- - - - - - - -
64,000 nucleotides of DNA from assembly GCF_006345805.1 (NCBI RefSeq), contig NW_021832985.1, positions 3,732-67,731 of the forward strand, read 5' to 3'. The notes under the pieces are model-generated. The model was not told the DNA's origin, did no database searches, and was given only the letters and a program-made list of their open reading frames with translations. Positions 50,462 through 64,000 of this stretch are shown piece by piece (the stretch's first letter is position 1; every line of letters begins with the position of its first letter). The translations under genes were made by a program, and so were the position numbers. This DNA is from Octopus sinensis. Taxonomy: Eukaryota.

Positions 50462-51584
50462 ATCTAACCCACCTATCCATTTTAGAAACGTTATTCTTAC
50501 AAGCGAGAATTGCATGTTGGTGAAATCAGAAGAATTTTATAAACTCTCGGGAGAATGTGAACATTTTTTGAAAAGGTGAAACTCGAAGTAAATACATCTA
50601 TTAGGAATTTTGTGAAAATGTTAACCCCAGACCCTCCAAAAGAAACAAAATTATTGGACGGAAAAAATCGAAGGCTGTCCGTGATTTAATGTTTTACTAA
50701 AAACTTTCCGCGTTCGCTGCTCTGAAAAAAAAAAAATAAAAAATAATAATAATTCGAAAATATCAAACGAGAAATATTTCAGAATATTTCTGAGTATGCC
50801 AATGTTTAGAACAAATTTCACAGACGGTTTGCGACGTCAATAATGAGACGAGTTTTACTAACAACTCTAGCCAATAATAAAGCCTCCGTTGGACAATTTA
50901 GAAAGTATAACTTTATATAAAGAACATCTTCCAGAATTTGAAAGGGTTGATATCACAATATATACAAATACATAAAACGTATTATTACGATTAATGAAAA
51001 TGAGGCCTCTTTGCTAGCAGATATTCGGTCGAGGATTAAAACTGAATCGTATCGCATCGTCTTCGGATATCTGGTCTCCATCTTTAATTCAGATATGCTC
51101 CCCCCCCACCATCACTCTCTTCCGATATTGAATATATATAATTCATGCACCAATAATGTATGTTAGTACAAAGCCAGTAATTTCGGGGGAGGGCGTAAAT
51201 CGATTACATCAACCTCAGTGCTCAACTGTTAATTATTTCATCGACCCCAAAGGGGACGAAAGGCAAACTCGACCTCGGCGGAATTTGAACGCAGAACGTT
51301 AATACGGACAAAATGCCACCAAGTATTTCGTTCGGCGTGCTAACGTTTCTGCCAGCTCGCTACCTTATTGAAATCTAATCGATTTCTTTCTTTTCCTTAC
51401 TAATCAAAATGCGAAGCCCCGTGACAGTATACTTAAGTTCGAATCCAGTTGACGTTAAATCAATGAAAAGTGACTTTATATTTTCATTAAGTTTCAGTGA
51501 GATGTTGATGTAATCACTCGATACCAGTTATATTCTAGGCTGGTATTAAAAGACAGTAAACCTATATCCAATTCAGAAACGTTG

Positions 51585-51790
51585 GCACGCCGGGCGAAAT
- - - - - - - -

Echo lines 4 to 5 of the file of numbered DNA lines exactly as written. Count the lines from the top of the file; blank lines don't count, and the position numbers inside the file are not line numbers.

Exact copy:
50501 AAGCGAGAATTGCATGTTGGTGAAATCAGAAGAATTTTATAAACTCTCGGGAGAATGTGAACATTTTTTGAAAAGGTGAAACTCGAAGTAAATACATCTA
50601 TTAGGAATTTTGTGAAAATGTTAACCCCAGACCCTCCAAAAGAAACAAAATTATTGGACGGAAAAAATCGAAGGCTGTCCGTGATTTAATGTTTTACTAA